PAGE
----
The third (and final) estimate of real GDP for the third quarter from the BEA reveals another large upward revision, from 2.8% in the advance estimate to 3.6% in the second, and now to 4.1% annualized growth. As mentioned in an earlier post, much of this increase came from the big pop in inventory investment (contributing 1.67 percentage points to the 4.1% increase)–likely meaning it will be unwound over the coming quarters.
The drop in government spending over the last several years is also of note. As mentioned by the Action Economics team: “We now have a 6.4% cumulative drop in real government spending since Q2 of 2010, versus a smaller 3.8% drop after the Vietnam War but a larger 11.8% drop after the Korean War.”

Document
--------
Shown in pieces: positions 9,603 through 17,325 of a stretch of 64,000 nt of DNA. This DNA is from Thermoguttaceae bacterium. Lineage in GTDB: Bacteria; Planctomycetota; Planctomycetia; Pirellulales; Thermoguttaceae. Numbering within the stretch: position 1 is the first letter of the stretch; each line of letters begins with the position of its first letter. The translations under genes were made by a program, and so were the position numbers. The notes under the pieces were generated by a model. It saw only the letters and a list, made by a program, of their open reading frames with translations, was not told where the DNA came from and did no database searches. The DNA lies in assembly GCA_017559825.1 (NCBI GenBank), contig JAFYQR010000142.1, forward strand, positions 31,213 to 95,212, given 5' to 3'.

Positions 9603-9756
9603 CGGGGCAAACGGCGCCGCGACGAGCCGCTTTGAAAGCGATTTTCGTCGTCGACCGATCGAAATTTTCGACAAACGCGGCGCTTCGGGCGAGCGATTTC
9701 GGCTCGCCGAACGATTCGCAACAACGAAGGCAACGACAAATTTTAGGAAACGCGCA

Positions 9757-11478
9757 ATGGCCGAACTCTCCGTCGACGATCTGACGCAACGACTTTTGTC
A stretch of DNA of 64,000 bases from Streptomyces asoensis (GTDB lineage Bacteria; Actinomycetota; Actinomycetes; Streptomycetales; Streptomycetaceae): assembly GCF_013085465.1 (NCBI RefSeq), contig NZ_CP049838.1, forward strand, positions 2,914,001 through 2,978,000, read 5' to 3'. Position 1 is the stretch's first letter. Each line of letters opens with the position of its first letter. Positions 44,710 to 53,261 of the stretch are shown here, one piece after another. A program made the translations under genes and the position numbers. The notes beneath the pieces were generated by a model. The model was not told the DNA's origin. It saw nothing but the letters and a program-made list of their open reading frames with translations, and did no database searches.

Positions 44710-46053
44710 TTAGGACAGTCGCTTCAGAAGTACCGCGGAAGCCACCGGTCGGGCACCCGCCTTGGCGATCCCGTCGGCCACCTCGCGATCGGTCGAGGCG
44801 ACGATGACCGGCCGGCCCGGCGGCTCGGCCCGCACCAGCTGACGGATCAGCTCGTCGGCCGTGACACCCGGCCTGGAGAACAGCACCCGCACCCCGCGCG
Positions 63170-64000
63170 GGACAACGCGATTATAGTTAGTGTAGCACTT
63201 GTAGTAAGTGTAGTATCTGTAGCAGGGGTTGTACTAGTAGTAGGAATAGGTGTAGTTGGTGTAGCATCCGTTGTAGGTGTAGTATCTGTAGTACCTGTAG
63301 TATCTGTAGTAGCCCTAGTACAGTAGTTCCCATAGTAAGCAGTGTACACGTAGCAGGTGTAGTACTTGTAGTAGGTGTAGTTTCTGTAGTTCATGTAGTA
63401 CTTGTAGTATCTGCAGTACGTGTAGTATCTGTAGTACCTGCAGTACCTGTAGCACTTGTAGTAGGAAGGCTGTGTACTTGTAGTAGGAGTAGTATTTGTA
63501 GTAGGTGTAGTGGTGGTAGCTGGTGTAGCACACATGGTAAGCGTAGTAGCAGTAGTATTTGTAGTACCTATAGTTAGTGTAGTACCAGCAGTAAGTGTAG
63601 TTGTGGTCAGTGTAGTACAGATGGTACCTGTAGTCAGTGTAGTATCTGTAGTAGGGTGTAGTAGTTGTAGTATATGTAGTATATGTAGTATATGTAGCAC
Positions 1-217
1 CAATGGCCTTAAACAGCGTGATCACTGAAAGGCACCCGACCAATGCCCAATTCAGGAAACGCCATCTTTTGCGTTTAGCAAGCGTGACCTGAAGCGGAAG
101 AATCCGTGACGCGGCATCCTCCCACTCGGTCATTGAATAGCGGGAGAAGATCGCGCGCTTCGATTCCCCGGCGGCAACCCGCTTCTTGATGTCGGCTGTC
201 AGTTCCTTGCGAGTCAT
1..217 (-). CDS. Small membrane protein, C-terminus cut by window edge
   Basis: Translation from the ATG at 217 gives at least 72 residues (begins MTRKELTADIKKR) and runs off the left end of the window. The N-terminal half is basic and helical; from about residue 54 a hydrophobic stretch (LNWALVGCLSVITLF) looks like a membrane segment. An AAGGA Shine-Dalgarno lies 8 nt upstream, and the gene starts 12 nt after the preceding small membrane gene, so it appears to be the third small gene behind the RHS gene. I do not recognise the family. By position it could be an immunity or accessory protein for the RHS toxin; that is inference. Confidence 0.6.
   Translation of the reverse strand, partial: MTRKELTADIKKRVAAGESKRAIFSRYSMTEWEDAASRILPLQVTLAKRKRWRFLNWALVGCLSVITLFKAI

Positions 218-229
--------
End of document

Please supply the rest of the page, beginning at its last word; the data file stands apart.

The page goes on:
There was also a large revision in the new intellectual property category, from 1.7% to 5.8%; however, the category is still too new to make any comments about expected revisions.
One negative that stands out for the overall health of the economy is the rise in both initial and continuing claims. Claims are averaging 374k in December, higher than September and October. As always, there may be many “explanations” delivered ex-post….such as “the holiday season”, “computer glitches in California”, “storms”, etc. Be that as it may….initial claims have moved up over the past couple of months.
Of course the big news of the week was the Fed’s announcement of the taper. Bond purchases will be cut back by $10 billion per month. The reaction in the economy was somewhat tepid.